Wikileaks cables: UK police 'developed' McCann evidence
UK police helped "develop" evidence against Madeleine McCann's parents, according to the latest US diplomatic cables published by Wikileaks.
The American ambassador to Portugal, Al Hoffman, said the claim was made by his British counterpart, Alexander Wykeham Ellis, at a meeting in September 2007.
The cable did not specify what evidence was alleged to have been gathered.
The McCanns said Portuguese authorities had subsequently said there was no evidence against them.
Details of the cable, which was sent to Washington by the US ambassador, have been published in the Guardian newspaper.
Mr Hoffman wrote: "Madeleine McCann's disappearance in the south of Portugal in May 2007 has generated international media attention with controversy surrounding the Portuguese-led police investigation and the actions of Madeleine's parents.
"Without delving into the details of the case, Ellis admitted that the British police had developed the current evidence against the McCann parents, and he stressed that authorities from both countries were working co-operatively.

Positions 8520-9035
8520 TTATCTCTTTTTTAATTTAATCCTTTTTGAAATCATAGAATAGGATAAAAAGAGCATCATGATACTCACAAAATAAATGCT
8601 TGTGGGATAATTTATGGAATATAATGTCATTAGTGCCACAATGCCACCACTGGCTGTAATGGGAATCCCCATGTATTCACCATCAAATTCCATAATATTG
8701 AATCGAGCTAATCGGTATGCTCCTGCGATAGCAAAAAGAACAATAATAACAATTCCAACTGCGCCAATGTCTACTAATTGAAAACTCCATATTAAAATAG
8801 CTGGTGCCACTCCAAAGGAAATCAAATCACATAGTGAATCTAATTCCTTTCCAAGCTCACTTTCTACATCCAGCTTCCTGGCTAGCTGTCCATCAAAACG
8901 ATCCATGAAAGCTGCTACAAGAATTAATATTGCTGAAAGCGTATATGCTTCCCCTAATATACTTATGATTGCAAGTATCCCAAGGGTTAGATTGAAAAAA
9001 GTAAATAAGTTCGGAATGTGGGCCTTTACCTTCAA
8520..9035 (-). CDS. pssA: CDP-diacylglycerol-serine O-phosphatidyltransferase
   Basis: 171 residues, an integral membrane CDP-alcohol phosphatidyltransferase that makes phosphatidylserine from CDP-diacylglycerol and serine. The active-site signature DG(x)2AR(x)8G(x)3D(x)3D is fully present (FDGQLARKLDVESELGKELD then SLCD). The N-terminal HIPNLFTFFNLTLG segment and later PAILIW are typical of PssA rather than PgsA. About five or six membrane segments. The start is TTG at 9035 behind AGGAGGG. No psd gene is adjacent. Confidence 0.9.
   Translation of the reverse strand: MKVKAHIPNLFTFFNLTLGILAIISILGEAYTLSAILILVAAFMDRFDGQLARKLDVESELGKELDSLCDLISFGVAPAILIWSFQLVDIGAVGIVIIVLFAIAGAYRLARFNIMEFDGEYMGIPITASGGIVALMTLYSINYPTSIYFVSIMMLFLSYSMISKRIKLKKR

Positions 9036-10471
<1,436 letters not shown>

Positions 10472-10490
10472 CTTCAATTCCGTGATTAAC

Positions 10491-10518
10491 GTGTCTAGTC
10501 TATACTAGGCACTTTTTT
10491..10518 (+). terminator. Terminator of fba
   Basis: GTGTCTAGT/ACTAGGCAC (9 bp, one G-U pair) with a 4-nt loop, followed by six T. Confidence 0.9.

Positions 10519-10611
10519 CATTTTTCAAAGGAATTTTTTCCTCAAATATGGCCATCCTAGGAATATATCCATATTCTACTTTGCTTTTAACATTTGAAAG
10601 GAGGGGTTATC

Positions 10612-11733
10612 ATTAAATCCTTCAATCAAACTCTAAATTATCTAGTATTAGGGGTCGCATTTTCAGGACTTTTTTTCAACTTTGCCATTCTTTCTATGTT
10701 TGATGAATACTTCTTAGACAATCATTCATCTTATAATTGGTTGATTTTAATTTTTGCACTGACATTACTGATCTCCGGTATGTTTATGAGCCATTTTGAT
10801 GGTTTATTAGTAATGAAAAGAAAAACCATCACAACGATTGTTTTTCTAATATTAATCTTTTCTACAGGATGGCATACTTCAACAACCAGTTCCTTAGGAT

"He commented that the media frenzy was to be expected and was acceptable as long as government officials keep their comments behind closed doors."
Madeleine McCann was aged three when she disappeared from a holiday apartment in the Algarve resort of Praia da Luz in May 2007.
Her parents Kate and Gerry McCann had official status as suspects, or arguido, until the Portuguese authorities shelved their investigation in July 2008.
A spokesman for the McCanns said: "This is an entirely historic note that is more than three years old.
"Subsequently, Kate and Gerry had their arguido status lifted, with the Portuguese authorities making it perfectly clear that there was absolutely no evidence to implicate them in Madeleine's disappearance whatsoever.
"To this day, they continue to work tirelessly on the search for their daughter, co-operating when appropriate with both the Portuguese and British authorities."
The details are contained in the latest in a series confidential US diplomatic cables released by Wikileaks to appear in the Guardian and several other newspapers around the world.